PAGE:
Conatus, one of the standout LPs of 2011, marked a consolidation of a relatively prolific and resoundingly attention-commanding few short years for Zola Jesus, the musical outlet from American vocalist-composer Nika Rosa Danilova. Zola Jesus’s soaring, operatic voice and haunting aesthetic resulted in many established and revered artists seeking collaboration, with an eclectic who’s who ranging from Canada’s hardcore-inclined Fucked Up to a recent appearance on resurgent UK dance duo Orbital’s latest record. Such an abundance of collaborations conflicts with the sense Danilova is an artist without peers, as she explains, “I don’t really like to know what other people are doing.”
It’s one of the many delightful ostensible contradictions that define Zola Jesus – divine vocals overlaying aggressive industrial beats, resolute philosophies despite only just turning 23 years of age, and a emanating worldliness birthed from a rural Wisconson upbringing. “It’s just based on intuition, you see something you like and then you try to find more things that make you feel that way, because it instigates this curiosity in you, this intrigue. Discovering what you like and don’t like informs what you tend to create,” Danilova states in relation to her motivation. “It’s not necessarily aesthetic, because I can read a book and gather an idea. A lot of it stems from the overarching concept of what it means – a basis of life, philosophically. I like that. That is the ideal of how I want to live my life. Not only how you want it to look, but how to wake up the next day with intention.”
With a flourish of EPs and LPs leading up to Conatus, it seems Zola Jesus has reached a more stabilised echelon.
“I wanted to get to a point where I could release a record and take a little bit of time off, but I knew after Stridulum (the second Zola Jesus EP, which was fleshed out into an LP) I wasn’t done yet. I mean, I’m still not done now. For me, I become very intimidated by the LP because it’s such a declaration, in a way. It’s very stressful, putting together this kind of opus. Then to stand by it for a year and a half, you really need to believe in your material. Then to do that every year, it’s hard to keep up that momentum creatively and emotionally. So EPs are a good way of experimenting and trying new things without having that pressure put on you.”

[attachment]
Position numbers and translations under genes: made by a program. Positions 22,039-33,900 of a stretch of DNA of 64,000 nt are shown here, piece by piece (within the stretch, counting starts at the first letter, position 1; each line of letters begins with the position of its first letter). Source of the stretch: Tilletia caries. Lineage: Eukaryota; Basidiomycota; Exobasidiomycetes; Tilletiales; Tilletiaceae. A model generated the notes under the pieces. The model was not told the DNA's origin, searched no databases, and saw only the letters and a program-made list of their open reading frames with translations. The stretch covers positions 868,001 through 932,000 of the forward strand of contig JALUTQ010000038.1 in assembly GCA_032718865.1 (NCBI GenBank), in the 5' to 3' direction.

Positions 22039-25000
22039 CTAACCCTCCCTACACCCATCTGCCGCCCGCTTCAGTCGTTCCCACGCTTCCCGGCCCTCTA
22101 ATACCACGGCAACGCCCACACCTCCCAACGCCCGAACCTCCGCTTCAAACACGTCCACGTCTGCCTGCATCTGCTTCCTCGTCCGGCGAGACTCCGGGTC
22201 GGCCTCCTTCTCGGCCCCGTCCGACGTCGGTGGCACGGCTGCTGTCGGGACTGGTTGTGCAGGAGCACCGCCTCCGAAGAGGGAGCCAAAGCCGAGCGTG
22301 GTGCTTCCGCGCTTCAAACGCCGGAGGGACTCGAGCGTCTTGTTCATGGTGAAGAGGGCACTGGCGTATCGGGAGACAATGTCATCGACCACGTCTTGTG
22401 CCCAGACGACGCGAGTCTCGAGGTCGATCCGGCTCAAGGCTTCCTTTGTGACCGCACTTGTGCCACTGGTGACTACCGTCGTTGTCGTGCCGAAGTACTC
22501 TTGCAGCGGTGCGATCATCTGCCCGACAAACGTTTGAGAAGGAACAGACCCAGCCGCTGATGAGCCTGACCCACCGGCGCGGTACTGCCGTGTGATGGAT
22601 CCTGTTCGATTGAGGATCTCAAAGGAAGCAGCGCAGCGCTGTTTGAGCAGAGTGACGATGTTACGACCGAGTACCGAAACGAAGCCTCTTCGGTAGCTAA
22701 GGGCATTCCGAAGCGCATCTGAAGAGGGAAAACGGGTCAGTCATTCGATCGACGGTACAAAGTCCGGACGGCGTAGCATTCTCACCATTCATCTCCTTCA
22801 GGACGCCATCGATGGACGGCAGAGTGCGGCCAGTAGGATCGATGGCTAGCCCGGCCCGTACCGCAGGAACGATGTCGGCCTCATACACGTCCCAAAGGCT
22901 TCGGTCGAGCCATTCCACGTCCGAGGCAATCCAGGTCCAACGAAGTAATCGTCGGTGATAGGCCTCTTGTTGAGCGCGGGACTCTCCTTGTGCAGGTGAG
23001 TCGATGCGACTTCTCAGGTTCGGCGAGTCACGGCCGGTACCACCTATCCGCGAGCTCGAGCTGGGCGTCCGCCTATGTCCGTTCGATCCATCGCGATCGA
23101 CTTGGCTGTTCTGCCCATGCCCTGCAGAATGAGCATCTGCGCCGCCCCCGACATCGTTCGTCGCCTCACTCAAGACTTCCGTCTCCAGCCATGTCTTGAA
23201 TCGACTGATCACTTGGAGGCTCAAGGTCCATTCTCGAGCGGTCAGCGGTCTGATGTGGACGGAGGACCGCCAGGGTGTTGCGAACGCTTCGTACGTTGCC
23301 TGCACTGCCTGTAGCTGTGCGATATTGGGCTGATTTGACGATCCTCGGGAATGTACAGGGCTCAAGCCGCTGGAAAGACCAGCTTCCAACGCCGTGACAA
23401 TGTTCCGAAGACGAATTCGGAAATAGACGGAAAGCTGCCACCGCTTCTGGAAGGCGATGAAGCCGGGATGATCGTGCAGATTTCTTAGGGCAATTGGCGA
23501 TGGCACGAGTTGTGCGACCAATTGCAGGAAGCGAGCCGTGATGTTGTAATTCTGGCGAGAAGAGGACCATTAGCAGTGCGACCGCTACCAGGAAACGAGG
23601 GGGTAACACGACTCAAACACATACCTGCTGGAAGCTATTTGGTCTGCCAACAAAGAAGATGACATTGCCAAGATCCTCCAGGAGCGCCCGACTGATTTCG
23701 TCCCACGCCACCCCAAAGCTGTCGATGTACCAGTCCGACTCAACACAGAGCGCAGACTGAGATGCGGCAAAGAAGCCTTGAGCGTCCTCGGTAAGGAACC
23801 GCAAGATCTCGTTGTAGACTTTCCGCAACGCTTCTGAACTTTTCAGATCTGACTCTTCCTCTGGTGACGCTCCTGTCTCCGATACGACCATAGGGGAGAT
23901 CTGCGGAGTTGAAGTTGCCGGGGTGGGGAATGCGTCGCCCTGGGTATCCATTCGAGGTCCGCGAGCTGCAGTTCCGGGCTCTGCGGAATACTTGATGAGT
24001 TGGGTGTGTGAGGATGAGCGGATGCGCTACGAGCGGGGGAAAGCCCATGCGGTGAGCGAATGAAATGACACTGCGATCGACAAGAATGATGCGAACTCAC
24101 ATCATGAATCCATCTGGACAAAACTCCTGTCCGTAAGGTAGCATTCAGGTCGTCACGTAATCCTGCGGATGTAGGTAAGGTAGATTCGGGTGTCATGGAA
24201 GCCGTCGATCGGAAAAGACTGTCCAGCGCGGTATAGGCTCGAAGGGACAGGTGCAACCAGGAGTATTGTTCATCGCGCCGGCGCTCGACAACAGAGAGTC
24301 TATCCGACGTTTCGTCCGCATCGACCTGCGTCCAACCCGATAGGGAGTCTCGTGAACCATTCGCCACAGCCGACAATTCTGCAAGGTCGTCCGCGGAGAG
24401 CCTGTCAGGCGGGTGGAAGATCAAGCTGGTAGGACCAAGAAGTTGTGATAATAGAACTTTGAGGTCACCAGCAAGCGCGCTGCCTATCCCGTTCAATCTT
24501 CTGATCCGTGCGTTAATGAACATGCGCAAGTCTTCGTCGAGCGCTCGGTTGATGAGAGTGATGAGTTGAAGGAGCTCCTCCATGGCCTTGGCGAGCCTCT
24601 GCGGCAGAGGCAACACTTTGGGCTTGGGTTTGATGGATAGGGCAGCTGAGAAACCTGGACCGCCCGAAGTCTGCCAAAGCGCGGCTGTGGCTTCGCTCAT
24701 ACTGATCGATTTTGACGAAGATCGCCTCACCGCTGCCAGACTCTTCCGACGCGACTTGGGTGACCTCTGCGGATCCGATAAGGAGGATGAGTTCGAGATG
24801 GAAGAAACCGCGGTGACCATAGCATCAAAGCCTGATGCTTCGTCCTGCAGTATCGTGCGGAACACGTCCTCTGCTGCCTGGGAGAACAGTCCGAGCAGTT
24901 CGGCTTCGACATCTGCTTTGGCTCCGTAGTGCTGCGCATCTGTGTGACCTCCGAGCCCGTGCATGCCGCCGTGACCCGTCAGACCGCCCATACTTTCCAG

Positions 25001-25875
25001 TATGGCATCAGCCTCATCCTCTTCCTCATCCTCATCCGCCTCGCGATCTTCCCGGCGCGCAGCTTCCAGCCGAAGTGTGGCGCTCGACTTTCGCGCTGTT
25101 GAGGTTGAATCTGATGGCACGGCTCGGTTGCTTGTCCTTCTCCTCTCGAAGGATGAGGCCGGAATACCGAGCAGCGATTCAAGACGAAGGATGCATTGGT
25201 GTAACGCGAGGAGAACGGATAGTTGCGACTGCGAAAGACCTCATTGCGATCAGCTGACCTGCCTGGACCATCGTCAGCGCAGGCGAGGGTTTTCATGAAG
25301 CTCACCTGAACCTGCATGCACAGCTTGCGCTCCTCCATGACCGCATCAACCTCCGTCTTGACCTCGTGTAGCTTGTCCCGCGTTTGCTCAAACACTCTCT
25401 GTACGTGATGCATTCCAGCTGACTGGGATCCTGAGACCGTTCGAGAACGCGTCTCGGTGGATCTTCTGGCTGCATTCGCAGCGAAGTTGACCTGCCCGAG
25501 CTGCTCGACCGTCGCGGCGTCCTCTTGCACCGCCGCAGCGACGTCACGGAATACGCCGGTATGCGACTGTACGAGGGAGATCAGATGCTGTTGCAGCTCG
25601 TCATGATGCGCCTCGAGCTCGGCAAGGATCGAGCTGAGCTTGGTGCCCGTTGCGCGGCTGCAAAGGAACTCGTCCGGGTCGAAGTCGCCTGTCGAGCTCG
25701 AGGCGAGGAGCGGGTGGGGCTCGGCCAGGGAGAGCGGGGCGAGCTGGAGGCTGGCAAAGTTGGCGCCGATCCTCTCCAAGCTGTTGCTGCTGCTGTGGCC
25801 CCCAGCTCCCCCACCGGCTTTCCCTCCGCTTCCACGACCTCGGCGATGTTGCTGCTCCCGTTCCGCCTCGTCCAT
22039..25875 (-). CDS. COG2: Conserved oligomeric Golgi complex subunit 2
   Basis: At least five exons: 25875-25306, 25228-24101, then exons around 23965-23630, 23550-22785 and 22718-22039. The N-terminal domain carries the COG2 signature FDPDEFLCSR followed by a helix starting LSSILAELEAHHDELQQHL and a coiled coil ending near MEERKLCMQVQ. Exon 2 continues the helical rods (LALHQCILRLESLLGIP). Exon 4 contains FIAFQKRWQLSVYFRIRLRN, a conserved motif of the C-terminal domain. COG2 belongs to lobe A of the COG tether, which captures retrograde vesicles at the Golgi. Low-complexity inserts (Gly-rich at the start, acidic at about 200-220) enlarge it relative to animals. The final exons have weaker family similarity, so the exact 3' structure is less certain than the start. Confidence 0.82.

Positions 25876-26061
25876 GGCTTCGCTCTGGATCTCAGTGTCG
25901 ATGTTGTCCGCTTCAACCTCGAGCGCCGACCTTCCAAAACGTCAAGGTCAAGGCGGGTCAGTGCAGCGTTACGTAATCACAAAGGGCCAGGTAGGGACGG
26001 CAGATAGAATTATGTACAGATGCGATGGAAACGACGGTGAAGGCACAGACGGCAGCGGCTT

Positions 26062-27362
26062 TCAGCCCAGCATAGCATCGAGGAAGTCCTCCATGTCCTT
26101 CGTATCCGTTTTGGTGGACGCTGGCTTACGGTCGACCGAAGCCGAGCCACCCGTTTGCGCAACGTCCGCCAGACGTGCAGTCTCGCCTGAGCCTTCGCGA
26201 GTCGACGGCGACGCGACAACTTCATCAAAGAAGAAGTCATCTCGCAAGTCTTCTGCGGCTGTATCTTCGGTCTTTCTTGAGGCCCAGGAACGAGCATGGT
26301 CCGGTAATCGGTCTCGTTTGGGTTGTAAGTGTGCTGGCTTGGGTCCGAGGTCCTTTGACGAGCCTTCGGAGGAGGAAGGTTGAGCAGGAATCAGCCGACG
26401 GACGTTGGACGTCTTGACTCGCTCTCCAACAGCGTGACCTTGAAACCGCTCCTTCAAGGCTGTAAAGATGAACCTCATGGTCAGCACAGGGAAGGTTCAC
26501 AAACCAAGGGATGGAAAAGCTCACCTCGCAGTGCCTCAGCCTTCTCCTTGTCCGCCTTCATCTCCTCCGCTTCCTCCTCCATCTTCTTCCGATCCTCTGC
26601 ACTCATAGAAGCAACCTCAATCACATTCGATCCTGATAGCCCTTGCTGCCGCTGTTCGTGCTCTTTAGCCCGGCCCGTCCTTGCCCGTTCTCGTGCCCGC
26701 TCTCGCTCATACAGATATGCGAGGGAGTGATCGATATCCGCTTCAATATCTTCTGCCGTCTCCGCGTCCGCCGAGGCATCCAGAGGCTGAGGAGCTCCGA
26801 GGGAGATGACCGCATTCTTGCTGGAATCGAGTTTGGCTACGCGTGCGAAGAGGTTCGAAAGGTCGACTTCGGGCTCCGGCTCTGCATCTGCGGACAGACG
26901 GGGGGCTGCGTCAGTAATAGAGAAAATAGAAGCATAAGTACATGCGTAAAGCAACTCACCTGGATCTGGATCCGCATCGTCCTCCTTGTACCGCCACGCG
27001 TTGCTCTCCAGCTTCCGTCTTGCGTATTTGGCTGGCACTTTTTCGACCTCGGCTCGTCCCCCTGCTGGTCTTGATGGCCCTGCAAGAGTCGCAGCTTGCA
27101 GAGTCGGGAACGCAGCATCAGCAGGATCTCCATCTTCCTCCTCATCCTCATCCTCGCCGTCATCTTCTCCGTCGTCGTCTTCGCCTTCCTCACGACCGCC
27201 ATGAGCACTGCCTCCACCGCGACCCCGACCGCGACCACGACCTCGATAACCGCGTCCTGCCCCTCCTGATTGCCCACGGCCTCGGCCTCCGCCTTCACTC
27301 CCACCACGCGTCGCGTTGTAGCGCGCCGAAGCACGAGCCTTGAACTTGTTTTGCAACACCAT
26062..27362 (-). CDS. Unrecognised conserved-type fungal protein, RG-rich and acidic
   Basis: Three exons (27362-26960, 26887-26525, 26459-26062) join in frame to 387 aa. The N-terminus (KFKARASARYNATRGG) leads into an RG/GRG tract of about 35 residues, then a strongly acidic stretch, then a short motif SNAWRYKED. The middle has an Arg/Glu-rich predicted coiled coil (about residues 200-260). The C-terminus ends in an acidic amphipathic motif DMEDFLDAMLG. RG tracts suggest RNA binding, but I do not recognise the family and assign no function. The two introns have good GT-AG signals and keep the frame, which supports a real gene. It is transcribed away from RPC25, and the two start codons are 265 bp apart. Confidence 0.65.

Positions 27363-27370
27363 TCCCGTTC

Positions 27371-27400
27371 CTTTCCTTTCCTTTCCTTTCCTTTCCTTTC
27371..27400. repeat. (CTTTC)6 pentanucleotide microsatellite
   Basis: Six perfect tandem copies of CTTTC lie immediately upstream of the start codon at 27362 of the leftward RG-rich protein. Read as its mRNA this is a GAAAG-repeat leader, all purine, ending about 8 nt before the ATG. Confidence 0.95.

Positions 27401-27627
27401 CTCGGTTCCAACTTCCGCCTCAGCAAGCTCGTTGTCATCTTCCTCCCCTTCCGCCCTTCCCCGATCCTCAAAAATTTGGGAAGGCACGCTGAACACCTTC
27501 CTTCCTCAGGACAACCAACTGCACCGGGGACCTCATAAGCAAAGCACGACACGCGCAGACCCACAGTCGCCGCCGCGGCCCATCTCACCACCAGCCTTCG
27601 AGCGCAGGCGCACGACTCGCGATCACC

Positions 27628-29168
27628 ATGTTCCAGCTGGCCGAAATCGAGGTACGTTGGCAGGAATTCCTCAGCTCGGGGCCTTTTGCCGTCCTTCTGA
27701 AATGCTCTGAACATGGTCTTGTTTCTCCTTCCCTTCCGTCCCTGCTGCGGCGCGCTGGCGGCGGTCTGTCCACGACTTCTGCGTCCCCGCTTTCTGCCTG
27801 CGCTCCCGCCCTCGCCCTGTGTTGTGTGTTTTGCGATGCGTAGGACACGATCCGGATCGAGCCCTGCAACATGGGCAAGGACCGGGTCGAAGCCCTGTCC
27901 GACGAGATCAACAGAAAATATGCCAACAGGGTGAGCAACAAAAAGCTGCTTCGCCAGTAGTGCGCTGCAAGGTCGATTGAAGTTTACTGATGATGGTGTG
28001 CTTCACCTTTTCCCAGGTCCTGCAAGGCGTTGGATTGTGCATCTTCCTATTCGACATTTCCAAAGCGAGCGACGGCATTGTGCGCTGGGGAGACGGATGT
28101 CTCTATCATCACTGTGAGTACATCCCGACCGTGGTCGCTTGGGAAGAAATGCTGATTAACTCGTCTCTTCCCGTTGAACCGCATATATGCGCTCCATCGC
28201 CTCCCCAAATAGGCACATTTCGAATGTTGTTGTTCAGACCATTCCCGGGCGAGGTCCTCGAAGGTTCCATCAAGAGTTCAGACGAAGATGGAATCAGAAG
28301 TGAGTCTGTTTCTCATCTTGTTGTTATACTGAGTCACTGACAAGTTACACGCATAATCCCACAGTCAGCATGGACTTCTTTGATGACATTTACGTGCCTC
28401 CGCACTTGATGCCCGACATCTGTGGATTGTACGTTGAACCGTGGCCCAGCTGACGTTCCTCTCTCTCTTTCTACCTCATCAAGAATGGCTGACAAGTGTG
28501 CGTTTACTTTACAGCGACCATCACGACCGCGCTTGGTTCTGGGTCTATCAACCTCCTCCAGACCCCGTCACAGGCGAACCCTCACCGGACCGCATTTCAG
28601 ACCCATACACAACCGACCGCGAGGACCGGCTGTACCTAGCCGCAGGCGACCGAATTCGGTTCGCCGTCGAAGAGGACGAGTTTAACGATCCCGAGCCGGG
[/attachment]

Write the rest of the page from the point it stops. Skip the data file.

As for working on new material, the touring schedule (one which will bring Zola Jesus to Australia for the first time at the end of the month) is currently taking precedence. “I’ve been working on training myself, in a way. When I go into make the record I feel like it’s almost going to be like the Olympics. That’s where I’m at right now, I can’t really write new material until I put myself in that mindset, but right now I’m focussing on touring,” Danilova reveals.
As for the aforementioned collaborations, Nika upholds a necessary selective approach. “It’s usually people that I work with that I’m familiar with, people I respect and admire. I feel like I do it because maybe I can learn something about either the process or how they’re handling things emotionally. I just like to connect with those people and join forces creatively,” she muses. “It’s fun for me, because Zola Jesus is such high stress because it’s all on me, it’s my baby. But when I’m working with other people I can be one small part of a larger thing. I almost feel like a session musician, like ‘what do you need from me?’ I can work on my chops as a player, as a singer, and as songwriter. I like it, it’s just fun,” Danilova beams.
Following on from his debut album last year, revered filmmaker David Lynch remixed the Zola Jesus track In Your Nature earlier in the year. With Lynch crossing over from the filmic world into music, could Danilova make a similar leap into cinematic pursuits anytime in the future? “Part of me feels really curious about it, but I don’t really have the patience for it,” she muses. “I really like soundtracking and composing for film, but I really like the marriage of the visual and the sonic worlds. So that is something I’m very interested in, so who knows.”
From the beginning, Zola Jesus has been beset by the label of ‘gothic’, a trend which Danilova struggles to come to terms with. “I have no idea what it means. I’m perplexed by my association with it. I like gothic architecture? It’s not my favourite architecture, but it’s nice. I think people tend to characterise darkness and the exploration of the uncomfortable because they’re not ready to confront it as a reality, so they create this cartoon. But also people who consider themselves ‘goth’ are part of the problem, they wear it as a funny costume, on the inside and the outside, rather than confronting the truths behind these transgressive issues.”
Both in conversation and in her artistic output, Danilova displays a strong affinity for philosophy. “I’m just trying to find out more about what I love and what I believe in. Reading about all those dead white guys can help teach you things about yourself, and I’m always trying to look for more answers. At this point I really have a strong conviction in what I believe in at a fundamental level. I think that is a lot of what Zola Jesus is about, projecting that outward.”
BY LACHLAN KANONIUK
ZOLA JESUS performs at Vivid LIVE Festival at the Sydney Opera House on Thursday May 31, as well as two sideshows at The Toff In Town on Saturday June 2 with Light Asylum and Forces, and on Sunday June 3 with Fabulous Diamonds.